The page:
Recollections

Denis Faulkner, 2014
Denis Faulkner, 2014

Denis Faulkner, Founder and Owner
October 1960 to December 1968

Whenever I meet someone who remembers Café Le Hibou Coffee House, we trade stories and inevitably the question pops up, "Why not write something about it?" I often thought about doing so, wondering what form it would take. A website became the obvious answer, and with encouragement from Pierre-Paul Lafreniere, the last owner, I set off to do it.

Many of us feel that Le Hibou was a particularly important part of Ottawa cultural and social life in the 1960s. Indeed, many people still talk about their good memories of the place. I have good memories too, but Le Hibou, and that entire time period, was also a pivotal period in my own life. I didn't know it then, but as I look back, it was very defining, since without it, my job at the CBC and my meeting of Penny Knight, whom I married, would not have happened. Meeting the many artists, the singers, musicians, actors, graphic designers—some becoming famous, others not—proved quite exhilarating and fulfilling.

Perhaps others will also want to share their experiences. Maybe the stories, the photographs, the posters or even an old theatre program will awaken a memory, or elicit a story or photo you'd like to share, and perhaps we could all enhance the persona of Le Hibou past.

Comments

My Memories

I remember going to two shows at Le Hibou when I was around 15 or 16. Bruce Cockburn, and the James Cotten Blues Band. I remember sitting in the front row for Bruce Cockburn, who amazed me with his performance. What I remember about James Cotten, was that he was doing somersaults on the floor at one point during his set. It was a long time ago, and my memories are pretty fuzzy. The pictures here brought back some memories. I enjoyed browsing the website.

james cotton

I remember quite well James Cotton . What a band but I don't remember him doing cartwheels He must have done so when I was not there that evening. It must have been quite a sight to see him do cartwheels.

James Cotton

Cartwheels would have been something to see! But no, it wasn't cartwheels that James Cotton was doing. It was somersaults, like you do when you're a kid....Rolling head first, into a forward roll on the floor.

My most memorable evening at Le Hibou

My most memorable evening at Le HiBou was a Sunday evening amateur night. All us guitar players were waiting for the doors to open; I noticed one particular hick-looking tall, lanky dude with a cheap guitar slung over his back with nothing more than a piece of rope for a guitar strap. The guy in charge of the night's line-up (Dave Nickle?) usually tried to get the cheesy acts out of the way first, so this country hick was one of the first ones up. In his inital shy patter, he described Murray McLauchlan as his musical hero and sang "Farmer's Song". The audience rolled their eyes... his apparent fake southern accent lent a - you know - hick's interpretation to the otherwise folksie song. For his next song, he went on to describe that depending on what drug he was on, he could do an impression of one or another famous singer. He said "I took'em all tonight, so here I go!". Everyone chuckled. Well, he performed the most kick-ass medley of country and folk songs, each one mimicking the song's original performer's voice with perfect timing and comedic intelligence that had the crowd on their feet in uproarious applause. Everyone was looking at each other in utter surprise; we were obviously in the presence of uncommon talent. After a long standing ovation, he strapped his cheap guitar across his back and exited out the door onto Sussex Drive without a single look over his shoulder. Who knows where his next gig was...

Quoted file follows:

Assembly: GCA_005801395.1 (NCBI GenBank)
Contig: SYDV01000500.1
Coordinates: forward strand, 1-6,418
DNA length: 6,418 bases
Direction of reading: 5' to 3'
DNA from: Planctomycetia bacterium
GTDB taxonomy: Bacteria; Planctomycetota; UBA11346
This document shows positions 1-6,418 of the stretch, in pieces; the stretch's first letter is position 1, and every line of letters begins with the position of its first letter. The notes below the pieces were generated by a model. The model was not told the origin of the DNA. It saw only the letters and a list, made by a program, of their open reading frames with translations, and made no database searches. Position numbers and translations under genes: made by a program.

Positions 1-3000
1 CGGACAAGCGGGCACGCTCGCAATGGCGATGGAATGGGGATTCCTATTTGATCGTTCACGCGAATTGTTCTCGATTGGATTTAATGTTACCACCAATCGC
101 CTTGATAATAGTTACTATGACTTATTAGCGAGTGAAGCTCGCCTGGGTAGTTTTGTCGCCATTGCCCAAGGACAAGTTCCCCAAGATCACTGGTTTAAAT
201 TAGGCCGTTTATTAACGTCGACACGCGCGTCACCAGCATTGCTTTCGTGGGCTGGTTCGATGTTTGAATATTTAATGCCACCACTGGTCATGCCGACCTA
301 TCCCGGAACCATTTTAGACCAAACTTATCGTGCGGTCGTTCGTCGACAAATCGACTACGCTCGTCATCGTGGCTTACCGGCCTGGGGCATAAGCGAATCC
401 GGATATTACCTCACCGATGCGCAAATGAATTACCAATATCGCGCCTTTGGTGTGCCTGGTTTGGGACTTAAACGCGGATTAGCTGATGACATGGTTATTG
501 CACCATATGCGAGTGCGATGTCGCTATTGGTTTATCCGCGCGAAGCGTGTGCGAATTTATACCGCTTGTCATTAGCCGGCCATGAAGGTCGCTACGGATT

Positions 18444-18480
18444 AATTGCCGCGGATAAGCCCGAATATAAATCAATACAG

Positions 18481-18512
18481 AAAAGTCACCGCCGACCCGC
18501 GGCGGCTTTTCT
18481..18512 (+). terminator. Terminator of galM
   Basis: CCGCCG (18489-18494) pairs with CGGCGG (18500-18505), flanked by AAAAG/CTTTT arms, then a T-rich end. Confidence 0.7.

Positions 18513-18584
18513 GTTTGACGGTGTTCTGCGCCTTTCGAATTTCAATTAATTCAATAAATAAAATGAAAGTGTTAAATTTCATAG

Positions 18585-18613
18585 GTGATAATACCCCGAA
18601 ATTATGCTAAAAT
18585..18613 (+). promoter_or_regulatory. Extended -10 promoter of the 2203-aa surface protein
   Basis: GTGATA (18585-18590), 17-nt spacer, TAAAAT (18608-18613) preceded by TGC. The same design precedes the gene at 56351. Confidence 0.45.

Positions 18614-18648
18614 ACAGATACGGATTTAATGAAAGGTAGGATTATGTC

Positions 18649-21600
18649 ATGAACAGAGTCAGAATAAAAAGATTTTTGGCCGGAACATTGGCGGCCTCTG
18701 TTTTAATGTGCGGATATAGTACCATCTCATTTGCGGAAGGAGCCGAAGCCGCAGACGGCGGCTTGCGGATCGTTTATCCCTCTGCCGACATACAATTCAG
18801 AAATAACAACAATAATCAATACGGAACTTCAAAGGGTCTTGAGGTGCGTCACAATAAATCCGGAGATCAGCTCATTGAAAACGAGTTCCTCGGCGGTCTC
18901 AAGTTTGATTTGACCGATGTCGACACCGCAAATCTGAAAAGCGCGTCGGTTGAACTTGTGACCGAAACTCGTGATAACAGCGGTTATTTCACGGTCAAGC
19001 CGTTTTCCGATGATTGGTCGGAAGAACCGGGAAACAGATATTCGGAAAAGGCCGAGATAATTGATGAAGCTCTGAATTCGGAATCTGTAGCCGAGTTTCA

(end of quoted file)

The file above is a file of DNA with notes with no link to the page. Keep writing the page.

most memorable

I was not there for that night. Great story. Denis

Lehibou

I will always remember Lehibou,other places are somewhat blurry in my mind,but that little coffee house place left an imprint on my life forever,Cofee houses seemed to be the in thing back in those days,more so then bars,Just like the cofee houses in Yorkville Toronto,Ottawa poets and musicians and song writers also got thier start here,I will always be gratful ,and will chersh those memories forever,;)

Coffee houses ,rather than

Coffee houses ,rather than bars, focused on music and ambiance . We tried to do that at Le Hibou and I think it worked.Denis

Working at Le Hibou

In the 1960s my sister’s friends included Pierre Paul Lafreniere and Peter Hodgson (Sneezy Waters). I started working as a kitchen helper at Le Hibou in June 1967, preparing food, waiting tables for the lunch crowd. By day it was a popular place to eat – public servants, tourists. In the evening it was a happening place for music and theatre. When Joni Mitchell arrived in June ’67 I crept upstairs to her dressing room after the lunch crowd was gone. Her little white minidress hung on a hanger on the door, ready for her evening performance. Did I dare touch it? I’m not saying! My sisters and I enjoyed many a show at Hibou over the years. Corky Kealey of Heaven’s Radio had been in my high school class and I remember Corky on drums at Hibou. I recall grooving to Jim Kweskin’s jug band and getting a kazoo, singing “Keep on truckin’, Mama, truckin’ til the break of day…”. My father brought all his daughters to Hibou to see Woyzeck. Cool dad, he was. Years later I heard a rumour that George Harrison had been in the audience of some show, wearing sunglasses. I don’t know if it’s true but I hope so. Hibou was the scene to be in when I was young.